Nevertheless, the moments between Anna and Vronsky as they are falling in love, at the ball and then later on the station platform, are some of the most electrifying in the novel. There are certainly overtones of judgment on Anna’s narcissism; Kitty describes her as “demonic”(83), and when Anna sees Vronsky unexpectedly through the snow on the platform, though she has apparently told herself that she would “never allow herself even to think of him”(102), she is “overcome by a feeling of joyful pride,”(102) when she sees the admiration in his face. But the exhilaration and sexual excitement that comes through in the writing about these two is unmistakable, and utterly engaging. Their affair becomes desirable to the reader, because the passages when they are together, in the beginning of their relationship, are so charged.
We can safely assume that there was no such intensity or narcissism in Stepan Arkadyich’s affair with the French governess, as we can sense that the quality of Levin’s feelings for Kitty are presented very differently. Far from seeming fated or inevitable, Levin’s love for Kitty is a hand-me-down, has passed over her older sisters, and has now devolved upon her. Nor is it an impetuous love. Vronsky follows Anna the day after the ball on a whim, simply to be where she is; Levin spends a good deal of the novel alone, rejected by Kitty, but thinking of her. When he sees her again, his love therefore appears steady, measured and true, in contrast to the uncertainty that plagues Anna and Vronsky’s love for one another.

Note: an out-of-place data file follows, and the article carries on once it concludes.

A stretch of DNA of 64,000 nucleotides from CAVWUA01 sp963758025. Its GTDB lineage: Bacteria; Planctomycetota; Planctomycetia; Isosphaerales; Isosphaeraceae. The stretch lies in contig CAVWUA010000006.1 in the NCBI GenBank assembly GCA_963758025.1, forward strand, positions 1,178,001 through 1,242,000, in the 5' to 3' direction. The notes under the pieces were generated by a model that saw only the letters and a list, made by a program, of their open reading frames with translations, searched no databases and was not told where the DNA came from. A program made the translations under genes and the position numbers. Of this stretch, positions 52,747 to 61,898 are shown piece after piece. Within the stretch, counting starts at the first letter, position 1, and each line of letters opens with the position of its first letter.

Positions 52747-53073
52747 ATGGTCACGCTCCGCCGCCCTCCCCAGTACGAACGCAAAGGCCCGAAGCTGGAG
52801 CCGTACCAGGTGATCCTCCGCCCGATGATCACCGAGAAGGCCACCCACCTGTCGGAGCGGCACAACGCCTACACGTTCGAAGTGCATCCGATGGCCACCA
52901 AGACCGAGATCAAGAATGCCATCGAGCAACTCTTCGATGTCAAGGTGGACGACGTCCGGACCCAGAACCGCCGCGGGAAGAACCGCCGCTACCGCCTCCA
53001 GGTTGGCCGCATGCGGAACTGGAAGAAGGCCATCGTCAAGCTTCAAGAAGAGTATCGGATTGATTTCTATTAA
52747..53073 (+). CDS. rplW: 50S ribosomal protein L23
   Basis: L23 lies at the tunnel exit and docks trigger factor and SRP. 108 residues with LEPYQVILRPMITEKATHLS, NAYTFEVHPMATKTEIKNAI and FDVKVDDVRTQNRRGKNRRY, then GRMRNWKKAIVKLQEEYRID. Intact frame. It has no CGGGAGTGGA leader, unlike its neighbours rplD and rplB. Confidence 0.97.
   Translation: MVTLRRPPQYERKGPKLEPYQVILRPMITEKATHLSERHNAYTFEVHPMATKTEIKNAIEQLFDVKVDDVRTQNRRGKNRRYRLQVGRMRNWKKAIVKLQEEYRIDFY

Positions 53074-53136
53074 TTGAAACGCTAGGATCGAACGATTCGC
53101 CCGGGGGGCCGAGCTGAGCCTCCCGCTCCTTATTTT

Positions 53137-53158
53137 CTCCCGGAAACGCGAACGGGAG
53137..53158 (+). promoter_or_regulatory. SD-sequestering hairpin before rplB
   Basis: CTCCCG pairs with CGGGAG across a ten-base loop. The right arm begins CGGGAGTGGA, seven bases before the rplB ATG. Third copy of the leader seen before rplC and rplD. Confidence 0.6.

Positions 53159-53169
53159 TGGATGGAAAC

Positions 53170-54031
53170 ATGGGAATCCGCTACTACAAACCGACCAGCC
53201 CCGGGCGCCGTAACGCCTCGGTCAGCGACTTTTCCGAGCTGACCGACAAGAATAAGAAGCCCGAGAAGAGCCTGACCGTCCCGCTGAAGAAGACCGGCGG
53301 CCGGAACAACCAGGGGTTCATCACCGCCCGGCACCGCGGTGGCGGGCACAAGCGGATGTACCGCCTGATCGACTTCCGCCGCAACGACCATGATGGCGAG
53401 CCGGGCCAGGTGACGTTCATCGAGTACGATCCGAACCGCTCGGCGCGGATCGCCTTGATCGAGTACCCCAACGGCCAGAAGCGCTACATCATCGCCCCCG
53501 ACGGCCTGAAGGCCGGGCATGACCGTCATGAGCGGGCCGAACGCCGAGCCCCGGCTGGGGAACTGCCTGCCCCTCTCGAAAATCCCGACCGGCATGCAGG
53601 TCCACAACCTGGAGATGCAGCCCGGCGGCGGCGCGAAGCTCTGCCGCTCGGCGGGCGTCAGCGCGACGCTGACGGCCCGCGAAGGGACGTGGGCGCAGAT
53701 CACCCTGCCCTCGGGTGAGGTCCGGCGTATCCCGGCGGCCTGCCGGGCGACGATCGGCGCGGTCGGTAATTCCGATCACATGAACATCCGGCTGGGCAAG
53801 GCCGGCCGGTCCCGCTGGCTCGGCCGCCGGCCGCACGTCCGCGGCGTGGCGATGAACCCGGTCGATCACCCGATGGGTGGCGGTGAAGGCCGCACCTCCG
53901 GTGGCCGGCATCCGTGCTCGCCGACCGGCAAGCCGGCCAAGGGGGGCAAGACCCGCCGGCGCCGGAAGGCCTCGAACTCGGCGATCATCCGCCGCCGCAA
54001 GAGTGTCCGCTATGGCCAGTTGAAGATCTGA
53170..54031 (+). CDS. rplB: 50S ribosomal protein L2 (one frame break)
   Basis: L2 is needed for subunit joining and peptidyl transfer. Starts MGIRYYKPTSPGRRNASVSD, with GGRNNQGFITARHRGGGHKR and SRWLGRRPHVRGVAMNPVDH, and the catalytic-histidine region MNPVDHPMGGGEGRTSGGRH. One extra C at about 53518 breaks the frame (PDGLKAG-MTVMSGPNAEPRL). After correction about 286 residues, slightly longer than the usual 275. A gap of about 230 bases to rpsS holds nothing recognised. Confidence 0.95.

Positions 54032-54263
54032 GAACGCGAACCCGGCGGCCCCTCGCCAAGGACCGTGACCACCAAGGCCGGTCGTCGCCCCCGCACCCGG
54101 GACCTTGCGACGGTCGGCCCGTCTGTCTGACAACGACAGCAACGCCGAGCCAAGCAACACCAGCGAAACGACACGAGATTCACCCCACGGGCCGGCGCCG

All the book’s overt signs, (we might even say there is a ?protest-too-much’ over-abundance of them), point to Levin as the book’s moral center. He is too ingenuous to be a ?hit’ in society. He is a ?worker of the land’, an occupation upon which Tolstoy clearly places a kind of edenic, (though perhaps slightly patronizing), value. He places great value on family. He is not seeking love of the kind Vronsky and Anna have ; almost as an extension of his feeling for land and the ground, Levin is looking not for a grand passion, but for a family life. Perhaps most significantly, he is always working on himself, questioning himself, sounding himself, earnestly collecting information from the world and measuring it against himself, constantly struggling to attain to the truth of himself and the world around him.2